He’s only entering his second season in the league, but tight end Chris Herndon is already sounding like a well-seasoned vet. When it comes to stepping up his responsibility on the Green & White, he may have personal goals but the University of Miami product is still looking at the bigger picture.
“I want to improve from last year. I want to continue to do what they [the coaches] ask of me and even more,” Herndon said. “Just try to be that player that takes that next step and be more dependable in games and try to put more on my shoulders and more on myself to hold myself more accountable.”
As far as accountability goes, the 6’4”, 253-pound TE played his part last season. And he played it well. In his rookie year, Herndon recorded 39 receptions for 502 yards and 4 touchdowns – three of which came in consecutive weeks – leading all NFL rookie tight ends in both receptions and TDs.
Through a disciplined routine and mentality, Herndon was, and should continue to be a staple in the Jets’ offense.
“Staying focused and not being complacent. Not trying to focus on what I did the previous week or the previous play and having the next-up mentality for the next play,” Herndon said about how he achieved his rookie success. “Trying to bring my all to each practice, each workout, each meeting, and hoping it translated to the game. I feel like it worked pretty well for me.”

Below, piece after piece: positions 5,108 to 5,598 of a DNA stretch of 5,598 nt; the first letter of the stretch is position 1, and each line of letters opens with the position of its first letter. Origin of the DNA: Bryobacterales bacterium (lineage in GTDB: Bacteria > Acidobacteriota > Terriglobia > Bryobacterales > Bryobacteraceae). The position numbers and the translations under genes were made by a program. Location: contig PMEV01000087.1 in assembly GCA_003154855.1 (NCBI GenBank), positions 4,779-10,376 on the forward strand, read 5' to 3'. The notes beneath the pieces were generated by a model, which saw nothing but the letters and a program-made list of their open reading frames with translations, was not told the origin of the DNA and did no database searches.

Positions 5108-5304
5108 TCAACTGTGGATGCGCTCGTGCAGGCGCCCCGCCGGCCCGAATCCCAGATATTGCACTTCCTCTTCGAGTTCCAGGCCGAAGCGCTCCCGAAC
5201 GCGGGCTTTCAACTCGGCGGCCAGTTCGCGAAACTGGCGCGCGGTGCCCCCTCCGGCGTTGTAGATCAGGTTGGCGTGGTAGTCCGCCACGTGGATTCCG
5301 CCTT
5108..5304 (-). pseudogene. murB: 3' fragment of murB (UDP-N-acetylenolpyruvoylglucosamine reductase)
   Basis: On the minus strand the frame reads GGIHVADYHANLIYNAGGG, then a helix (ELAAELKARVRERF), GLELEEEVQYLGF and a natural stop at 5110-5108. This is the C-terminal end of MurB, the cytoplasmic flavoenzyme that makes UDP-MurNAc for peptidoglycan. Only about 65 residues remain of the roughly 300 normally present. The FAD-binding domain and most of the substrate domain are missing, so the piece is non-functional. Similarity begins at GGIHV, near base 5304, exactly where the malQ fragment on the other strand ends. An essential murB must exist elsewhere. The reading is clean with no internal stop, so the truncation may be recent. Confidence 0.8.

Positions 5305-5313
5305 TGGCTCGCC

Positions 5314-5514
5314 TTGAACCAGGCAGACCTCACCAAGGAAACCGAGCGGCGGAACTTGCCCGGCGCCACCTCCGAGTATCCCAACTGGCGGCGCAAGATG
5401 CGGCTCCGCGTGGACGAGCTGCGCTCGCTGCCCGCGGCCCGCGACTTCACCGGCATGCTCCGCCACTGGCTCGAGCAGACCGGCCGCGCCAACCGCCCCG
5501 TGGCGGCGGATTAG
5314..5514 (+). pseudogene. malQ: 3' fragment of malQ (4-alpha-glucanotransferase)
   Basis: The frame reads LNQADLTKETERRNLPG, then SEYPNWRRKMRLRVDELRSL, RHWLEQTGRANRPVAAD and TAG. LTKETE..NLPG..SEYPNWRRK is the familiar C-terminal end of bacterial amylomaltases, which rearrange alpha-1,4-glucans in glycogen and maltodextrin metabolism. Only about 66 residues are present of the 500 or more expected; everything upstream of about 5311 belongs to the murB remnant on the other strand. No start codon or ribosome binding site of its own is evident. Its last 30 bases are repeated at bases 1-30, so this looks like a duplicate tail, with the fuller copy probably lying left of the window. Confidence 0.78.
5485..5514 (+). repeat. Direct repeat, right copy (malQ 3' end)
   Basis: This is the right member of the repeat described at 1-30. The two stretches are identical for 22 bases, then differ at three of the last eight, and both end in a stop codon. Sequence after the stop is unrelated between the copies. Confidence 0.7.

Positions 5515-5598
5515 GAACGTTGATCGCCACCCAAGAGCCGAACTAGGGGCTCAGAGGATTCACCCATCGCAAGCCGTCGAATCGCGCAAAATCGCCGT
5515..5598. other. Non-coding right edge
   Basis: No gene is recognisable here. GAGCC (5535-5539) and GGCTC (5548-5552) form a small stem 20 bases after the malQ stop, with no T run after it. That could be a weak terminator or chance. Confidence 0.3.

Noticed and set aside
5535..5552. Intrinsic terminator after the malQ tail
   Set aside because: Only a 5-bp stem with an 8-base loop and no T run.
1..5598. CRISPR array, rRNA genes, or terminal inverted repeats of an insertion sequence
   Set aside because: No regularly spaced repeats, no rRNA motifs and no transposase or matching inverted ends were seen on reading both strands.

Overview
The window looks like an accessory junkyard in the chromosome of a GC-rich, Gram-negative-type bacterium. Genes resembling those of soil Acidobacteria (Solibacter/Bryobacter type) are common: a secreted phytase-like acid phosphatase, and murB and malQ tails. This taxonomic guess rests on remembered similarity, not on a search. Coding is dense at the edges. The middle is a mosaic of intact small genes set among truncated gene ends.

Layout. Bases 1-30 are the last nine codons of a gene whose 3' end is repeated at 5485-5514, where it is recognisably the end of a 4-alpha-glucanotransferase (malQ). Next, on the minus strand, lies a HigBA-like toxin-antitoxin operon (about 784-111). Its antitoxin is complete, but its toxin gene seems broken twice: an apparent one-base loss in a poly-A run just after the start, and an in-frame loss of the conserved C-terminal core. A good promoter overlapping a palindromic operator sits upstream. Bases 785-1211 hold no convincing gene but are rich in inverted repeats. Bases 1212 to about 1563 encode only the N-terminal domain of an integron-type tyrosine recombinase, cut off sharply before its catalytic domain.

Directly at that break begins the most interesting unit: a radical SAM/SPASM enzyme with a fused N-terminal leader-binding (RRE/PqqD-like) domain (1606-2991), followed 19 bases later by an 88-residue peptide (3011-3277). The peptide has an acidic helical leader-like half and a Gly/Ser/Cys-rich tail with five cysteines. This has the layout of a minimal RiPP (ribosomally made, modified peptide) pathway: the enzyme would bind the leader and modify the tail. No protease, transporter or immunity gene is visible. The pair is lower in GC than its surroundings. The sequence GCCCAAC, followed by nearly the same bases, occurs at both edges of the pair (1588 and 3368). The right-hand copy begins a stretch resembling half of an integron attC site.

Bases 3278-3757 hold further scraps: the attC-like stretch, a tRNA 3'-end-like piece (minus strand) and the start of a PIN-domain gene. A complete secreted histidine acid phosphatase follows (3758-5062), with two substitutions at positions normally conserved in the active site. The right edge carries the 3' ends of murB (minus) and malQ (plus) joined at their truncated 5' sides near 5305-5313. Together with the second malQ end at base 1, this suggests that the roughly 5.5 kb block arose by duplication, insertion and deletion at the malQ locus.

While the 23-year-old laid a sturdy foundation in 2018 – a year he described as being “put in the fire” — his expectations for 2019 are even higher. As head coach Adam Gase and his strategic offensive mind come into the picture, Herndon is learning his third offense in three years. And even though that can be a challenge, he’s ready to play a larger role on the team.
“You never know what’s going to be thrown in the next day, so before you move on you have to make sure you have what you learned today down because it’s not going to slow down any more than it already is,” said Herndon. “So staying on top of things and constantly studying and constantly asking questions and making sure that you’re not making the same mistakes from the previous practice will help.”